Confucius set the bar high. The autobiography in his Analects is a six-line classic.
At fifteen, I set my heart upon learning.
At thirty I established my resolve.
At forty I became free of doubts.
At fifty I understood the Mandate of Heaven.
At sixty, I ceased to resist it.
At seventy, I could follow the inclinations of my heart-and-mind, for I no longer transgressed the boundaries of righteousness. (II.4)
I have cobbled this translation together from many that I have seen; in addition, I have used blogger’s liberty with the last word. Let’s reflect on the stages.
“At fifteen I set my heart upon learning.” The teachings of Confucius came to dominate Chinese family life, education, government, and culture during the Han Dynasty (202 BCE – 200 CE); and Chinese families around the world still have a reputation for the importance they place upon education. Along with duties within the family, diligent study and academic achievement are paramount during one’s years in school.
“At thirty I established my resolve.” Translator D.C. Lau (Penguin edition) is probably closer to the classical understanding: “I took my stand.” But the translation I choose reflects Neo-Confucian spirituality, which regarded this step of Confucius’ life as the watershed for any person’s self-cultivation. After this great decision, there was no turning back, no backsliding. The implication is that this was a major achievement, requiring considerable maturity of character and will. Since one could not simply force one’s way into such a commitment, there are stories of persons who established their resolve in a spontaneous moment to which their heart-and-mind was opened when they were open and relaxed in the contemplation of a beautiful scene in nature.
“At forty I became free of doubts.” I follow Lau here, though a more common translation is “free from perplexity.” In other words, there is a certain kind of confusion-and-frustration that no longer occurs in a progressing individual.
“At fifty I understood the Mandate of Heaven” (Lau: “Decree of Heaven). Current scholars reject the tendency of some Western readers to identify the Mandate of Heaven with the will of God; the first meaning of the character for “Heaven” is “sky.” Surely something cosmic is intended; but my own view is that current scholarship goes too far in trying to excise every trace of overlap between the Mandate of Heaven and the will of God. My own view is that there are commonalities in human experience that are obscured when translators relying too much on context (which varies greatly) to interpret the meaning of words.
“At sixty, I ceased to resist [the Mandate of Heaven].” Lau: “my ear was attuned.”
“At seventy, I could follow the leadings of my heart-and-mind, for I no longer transgressed the boundaries of righteousness.” “The boundaries of right” is the most common translation. Lau: I followed my heart’s desire without overstepping the line.” On this term, I exercised blogger’s license and practiced what I call “transplanting into your own garden.” In other words, we may find some impressive words of wisdom in translation from some other culture or perspective, and we realize that what they mean to us is different from what they meant to the author. But we make use of our interpretation of those words.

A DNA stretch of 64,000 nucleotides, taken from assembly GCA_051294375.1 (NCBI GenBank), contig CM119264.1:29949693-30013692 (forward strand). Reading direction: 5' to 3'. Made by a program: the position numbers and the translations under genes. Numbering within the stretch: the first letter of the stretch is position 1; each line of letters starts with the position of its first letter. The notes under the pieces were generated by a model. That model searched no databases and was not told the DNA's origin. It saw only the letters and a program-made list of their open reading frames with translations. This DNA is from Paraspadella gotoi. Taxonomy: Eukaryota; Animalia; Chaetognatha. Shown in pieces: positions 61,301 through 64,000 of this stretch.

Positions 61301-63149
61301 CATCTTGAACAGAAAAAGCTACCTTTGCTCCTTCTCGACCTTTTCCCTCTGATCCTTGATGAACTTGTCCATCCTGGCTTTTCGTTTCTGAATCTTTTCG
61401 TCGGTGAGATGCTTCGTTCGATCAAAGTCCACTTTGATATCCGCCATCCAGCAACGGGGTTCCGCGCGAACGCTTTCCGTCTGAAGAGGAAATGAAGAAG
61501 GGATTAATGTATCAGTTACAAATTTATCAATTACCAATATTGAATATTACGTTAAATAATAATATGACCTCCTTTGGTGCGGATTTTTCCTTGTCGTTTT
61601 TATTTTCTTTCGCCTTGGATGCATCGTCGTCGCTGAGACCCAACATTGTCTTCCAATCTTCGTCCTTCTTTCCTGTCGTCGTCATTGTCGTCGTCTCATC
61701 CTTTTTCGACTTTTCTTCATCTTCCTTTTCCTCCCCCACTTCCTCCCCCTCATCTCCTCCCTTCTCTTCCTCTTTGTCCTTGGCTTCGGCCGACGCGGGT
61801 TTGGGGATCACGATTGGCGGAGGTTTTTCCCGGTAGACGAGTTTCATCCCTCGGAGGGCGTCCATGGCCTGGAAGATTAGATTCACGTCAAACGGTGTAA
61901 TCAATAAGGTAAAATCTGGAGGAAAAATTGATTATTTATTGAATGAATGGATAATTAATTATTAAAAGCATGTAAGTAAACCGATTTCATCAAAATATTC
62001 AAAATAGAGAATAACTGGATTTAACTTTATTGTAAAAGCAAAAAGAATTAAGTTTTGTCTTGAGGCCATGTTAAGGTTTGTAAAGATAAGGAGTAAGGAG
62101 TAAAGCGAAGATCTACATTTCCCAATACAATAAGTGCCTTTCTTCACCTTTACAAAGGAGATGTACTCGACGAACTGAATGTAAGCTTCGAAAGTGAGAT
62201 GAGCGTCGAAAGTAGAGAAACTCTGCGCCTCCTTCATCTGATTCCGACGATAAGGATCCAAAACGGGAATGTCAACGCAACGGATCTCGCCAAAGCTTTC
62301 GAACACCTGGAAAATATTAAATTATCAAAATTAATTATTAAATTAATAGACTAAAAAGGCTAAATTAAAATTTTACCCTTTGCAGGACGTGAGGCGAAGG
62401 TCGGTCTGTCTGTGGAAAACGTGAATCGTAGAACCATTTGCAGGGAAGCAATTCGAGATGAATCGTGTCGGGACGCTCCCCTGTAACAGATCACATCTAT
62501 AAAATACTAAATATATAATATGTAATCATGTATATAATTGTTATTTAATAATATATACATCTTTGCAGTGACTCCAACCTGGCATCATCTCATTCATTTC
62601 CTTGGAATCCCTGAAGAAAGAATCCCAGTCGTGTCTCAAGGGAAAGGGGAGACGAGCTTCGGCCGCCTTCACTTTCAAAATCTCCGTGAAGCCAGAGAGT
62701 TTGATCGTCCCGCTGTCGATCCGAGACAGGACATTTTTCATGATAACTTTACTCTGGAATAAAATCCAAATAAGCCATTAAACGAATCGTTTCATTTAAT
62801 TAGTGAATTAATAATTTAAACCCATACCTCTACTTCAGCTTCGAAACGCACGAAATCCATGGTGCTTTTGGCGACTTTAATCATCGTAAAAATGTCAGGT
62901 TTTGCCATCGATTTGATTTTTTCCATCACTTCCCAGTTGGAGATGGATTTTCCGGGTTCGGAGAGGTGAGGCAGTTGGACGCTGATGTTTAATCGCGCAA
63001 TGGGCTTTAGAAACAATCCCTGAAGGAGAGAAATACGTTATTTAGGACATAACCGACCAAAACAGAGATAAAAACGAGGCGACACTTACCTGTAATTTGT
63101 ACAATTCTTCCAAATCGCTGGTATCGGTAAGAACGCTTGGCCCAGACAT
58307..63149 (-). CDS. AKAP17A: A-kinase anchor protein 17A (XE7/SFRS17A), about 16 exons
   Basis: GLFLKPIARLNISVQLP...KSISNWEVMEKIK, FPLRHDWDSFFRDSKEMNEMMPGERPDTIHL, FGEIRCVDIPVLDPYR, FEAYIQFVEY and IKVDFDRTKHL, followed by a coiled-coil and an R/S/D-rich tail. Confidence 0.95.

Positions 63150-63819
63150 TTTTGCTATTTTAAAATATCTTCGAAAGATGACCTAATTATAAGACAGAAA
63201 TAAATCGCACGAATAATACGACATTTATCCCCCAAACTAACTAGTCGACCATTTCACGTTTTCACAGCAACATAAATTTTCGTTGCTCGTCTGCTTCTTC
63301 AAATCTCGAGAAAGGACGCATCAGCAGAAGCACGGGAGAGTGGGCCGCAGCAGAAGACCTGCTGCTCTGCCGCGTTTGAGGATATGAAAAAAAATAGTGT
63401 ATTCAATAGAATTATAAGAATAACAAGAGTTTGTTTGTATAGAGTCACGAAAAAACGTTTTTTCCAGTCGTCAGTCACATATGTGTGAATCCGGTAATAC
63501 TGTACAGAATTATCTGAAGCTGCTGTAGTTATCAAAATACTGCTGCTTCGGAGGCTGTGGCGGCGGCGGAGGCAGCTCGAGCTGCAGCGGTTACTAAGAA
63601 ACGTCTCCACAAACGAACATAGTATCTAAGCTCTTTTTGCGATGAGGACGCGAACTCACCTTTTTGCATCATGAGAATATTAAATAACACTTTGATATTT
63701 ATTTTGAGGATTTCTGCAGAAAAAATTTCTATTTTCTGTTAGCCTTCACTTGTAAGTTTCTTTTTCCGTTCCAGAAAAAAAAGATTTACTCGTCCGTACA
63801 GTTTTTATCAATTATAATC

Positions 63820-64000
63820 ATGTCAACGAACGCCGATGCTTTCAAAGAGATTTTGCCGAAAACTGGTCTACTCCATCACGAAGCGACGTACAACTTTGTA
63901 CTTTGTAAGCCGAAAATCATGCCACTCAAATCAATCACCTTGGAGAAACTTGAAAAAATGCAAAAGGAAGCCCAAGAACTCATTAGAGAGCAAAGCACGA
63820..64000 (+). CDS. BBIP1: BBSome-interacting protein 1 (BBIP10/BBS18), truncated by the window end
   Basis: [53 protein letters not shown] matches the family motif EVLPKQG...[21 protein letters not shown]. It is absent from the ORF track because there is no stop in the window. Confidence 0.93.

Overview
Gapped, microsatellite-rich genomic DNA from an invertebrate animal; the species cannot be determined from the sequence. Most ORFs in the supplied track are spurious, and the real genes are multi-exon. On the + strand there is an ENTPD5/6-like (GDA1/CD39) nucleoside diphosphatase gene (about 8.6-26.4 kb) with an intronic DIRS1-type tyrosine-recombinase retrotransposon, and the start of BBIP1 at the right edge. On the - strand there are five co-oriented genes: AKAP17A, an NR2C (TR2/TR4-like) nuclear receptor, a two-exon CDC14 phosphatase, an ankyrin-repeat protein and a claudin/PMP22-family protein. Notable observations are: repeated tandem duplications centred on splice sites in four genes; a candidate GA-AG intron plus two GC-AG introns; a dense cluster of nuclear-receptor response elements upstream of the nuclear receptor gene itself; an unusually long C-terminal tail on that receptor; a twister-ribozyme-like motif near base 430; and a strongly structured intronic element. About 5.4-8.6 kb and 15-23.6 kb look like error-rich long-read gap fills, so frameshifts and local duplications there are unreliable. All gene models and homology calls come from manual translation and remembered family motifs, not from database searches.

On my seventieth birthday last February I began using this somewhat irresponsible translation in conversations with a couple friends, expressing what I had not achieved, though I certainly had had Confucius’ goal in mind for the previous four decades.
However, during the past month, as I was working to revise my chapter on character achievement in conversation with my editor (who was also wrestling with the same topic in her life), I had a breakthrough. I had been thinking about Jesus and his teaching “Be you perfect as your Father in heaven is perfect.” I believe that the meaning of that invitation is that perfection is a long-term goal fulfilled in heaven, not on earth; nevertheless, there is a limited but important sense in which we can reasonably strive to become like God as we are on earth–and succeed. The sense of perfection that available in this life is righteousness. And righteousness is a gift of God. It is not something we acquire by the Aristotelian method of doing the right thing in the right way in the appropriate situation often enough to establish a habit that becomes second nature. We all grow in courage, say, or self-mastery in matters of pleasure, or fairness, partly by relying on this kind of process. The Aristotelian process and the spiritual process are two dimensions that weave together in strong character.
Righteousness as the gift of God does not bring us cognitive, emotional, or practical perfection; but it is a game-changer. Righteousness without love can become fanaticism; but the divine gift, woven into the naturally growing character, brings with it a beautiful wholeness.
I look forward to your comments on my last chapter. I don’t have a contract yet, so it is premature to refer to the book as “forthcoming,” and to tell you the press. But you’ll be the first to know (almost) once things become definite.
In the meantime, let’s all enjoy our walk with the One who satisfies our hunger and thirst for righteousness, taking away the misery of a morbid, anguished struggle for growth, and replacing it with beatitude—happiness.
“Confucius 02”. Licensed under Public Domain via Wikimedia Commons – https://commons.wikimedia.org/wiki/File:Confucius_02.png#/media/File:Confucius_02.png